The Committee to Protect Journalists has been awarded the 2009 Thomas J. Dodd Prize in International Justice & Human Rights. Sen. Chris Dodd (D-Conn.) annually presents the Thomas J. Dodd Prize on behalf of his late father whose commitment to human rights was exemplified by his work as a prosecutor in the Nuremburg Trials following World War II.
The Committee to Protect Journalists, founded in 1981, is an advocate for professional journalists around the world. CPJ keeps track of journalists who have been killed, imprisoned, or sued by governments in connection with their work. The group publishes annual reports on journalist rights violations and lobbies governments for journalistic freedom.
The U.S. $75,000 Thomas J. Dodd Prize was awarded largely for the CPJ’s efforts that go beyond advocacy. CPJ has created the Journalist Assistance Program. The program allocates money for medicine and other supplies to care for imprisoned journalists. Since its creation, the Journalist Assistance Program has helped over 400 journalists worldwide.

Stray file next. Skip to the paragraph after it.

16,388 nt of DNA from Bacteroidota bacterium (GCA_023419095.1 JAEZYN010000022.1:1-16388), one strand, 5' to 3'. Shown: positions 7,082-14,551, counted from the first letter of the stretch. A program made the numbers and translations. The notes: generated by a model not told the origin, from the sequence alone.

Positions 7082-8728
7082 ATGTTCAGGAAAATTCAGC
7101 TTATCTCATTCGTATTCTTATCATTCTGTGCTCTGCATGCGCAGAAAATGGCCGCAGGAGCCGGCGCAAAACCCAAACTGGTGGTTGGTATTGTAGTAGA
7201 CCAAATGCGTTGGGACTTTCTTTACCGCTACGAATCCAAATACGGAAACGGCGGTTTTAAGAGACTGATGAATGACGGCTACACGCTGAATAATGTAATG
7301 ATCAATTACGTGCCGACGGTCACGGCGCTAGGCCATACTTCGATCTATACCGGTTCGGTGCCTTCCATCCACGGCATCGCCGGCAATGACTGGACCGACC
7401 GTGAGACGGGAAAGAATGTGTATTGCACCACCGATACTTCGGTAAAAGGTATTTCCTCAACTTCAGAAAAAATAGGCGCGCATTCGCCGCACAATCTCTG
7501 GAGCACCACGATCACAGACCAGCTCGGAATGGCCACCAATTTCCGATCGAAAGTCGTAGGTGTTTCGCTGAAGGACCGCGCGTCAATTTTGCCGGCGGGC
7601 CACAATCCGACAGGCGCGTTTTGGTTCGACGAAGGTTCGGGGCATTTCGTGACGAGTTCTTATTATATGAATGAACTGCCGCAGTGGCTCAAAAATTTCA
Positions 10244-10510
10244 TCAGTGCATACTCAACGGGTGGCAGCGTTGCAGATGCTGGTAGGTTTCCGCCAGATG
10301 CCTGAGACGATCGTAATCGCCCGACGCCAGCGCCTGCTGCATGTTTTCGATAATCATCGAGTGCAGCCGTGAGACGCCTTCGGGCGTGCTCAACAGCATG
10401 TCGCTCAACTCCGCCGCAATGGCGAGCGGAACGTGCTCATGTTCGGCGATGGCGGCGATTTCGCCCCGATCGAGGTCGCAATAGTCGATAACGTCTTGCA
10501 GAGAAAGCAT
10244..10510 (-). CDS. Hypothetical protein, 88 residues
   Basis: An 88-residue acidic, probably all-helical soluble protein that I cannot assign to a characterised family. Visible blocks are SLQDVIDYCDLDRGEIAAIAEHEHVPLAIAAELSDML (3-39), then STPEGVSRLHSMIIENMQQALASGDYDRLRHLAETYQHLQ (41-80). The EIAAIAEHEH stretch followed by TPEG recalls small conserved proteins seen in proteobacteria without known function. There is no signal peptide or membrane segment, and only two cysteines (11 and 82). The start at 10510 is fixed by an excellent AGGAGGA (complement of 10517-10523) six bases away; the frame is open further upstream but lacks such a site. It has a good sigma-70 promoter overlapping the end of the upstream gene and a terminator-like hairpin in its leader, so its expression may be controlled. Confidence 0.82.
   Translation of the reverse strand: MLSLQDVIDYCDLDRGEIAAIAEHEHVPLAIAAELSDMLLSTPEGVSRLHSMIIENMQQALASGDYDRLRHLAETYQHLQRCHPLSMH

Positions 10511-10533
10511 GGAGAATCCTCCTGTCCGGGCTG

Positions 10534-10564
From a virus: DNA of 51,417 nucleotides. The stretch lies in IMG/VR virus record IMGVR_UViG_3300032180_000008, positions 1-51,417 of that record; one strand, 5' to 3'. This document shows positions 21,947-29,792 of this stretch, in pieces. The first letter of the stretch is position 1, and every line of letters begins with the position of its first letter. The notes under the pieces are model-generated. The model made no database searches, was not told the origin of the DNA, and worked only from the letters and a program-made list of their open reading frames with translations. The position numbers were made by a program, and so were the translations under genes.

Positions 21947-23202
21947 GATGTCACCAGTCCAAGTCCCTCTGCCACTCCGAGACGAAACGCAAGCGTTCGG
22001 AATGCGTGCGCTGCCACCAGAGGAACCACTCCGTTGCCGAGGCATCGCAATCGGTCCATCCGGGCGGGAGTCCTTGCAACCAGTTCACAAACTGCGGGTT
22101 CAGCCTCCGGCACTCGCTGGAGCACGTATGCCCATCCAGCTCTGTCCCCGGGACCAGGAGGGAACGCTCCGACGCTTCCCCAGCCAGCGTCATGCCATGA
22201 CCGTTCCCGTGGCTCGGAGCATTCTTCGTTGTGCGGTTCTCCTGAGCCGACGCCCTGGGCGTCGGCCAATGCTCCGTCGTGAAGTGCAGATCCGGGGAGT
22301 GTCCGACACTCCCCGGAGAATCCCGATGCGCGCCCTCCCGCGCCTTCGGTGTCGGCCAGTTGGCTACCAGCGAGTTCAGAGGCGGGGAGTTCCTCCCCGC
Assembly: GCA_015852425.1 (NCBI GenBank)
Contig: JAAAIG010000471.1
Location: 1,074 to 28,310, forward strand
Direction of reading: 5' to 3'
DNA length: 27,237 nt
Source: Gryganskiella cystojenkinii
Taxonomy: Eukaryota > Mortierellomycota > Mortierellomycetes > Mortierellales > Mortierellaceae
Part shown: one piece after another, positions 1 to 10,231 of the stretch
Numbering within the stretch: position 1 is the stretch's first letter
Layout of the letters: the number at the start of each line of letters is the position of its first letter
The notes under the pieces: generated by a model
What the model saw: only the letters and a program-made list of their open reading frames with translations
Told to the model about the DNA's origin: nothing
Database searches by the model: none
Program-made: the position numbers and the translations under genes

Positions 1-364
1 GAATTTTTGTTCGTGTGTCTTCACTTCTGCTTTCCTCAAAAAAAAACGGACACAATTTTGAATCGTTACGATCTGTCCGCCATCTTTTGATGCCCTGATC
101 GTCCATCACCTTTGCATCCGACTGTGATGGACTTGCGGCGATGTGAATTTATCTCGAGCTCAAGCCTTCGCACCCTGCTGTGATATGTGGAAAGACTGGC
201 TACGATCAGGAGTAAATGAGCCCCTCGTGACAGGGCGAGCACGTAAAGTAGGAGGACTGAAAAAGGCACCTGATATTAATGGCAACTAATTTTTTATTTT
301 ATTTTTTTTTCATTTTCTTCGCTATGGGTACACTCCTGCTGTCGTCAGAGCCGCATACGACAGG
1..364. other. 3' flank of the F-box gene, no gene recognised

The Committee to Protect Journalists does some amazing work. It’s very encouraging to see the group being recognized for its efforts to protect the freedom of journalism and information. I think that in the United States, we often take the freedom of the press for granted. I am pleased to see that CPJ is working to protect journalists in danger abroad.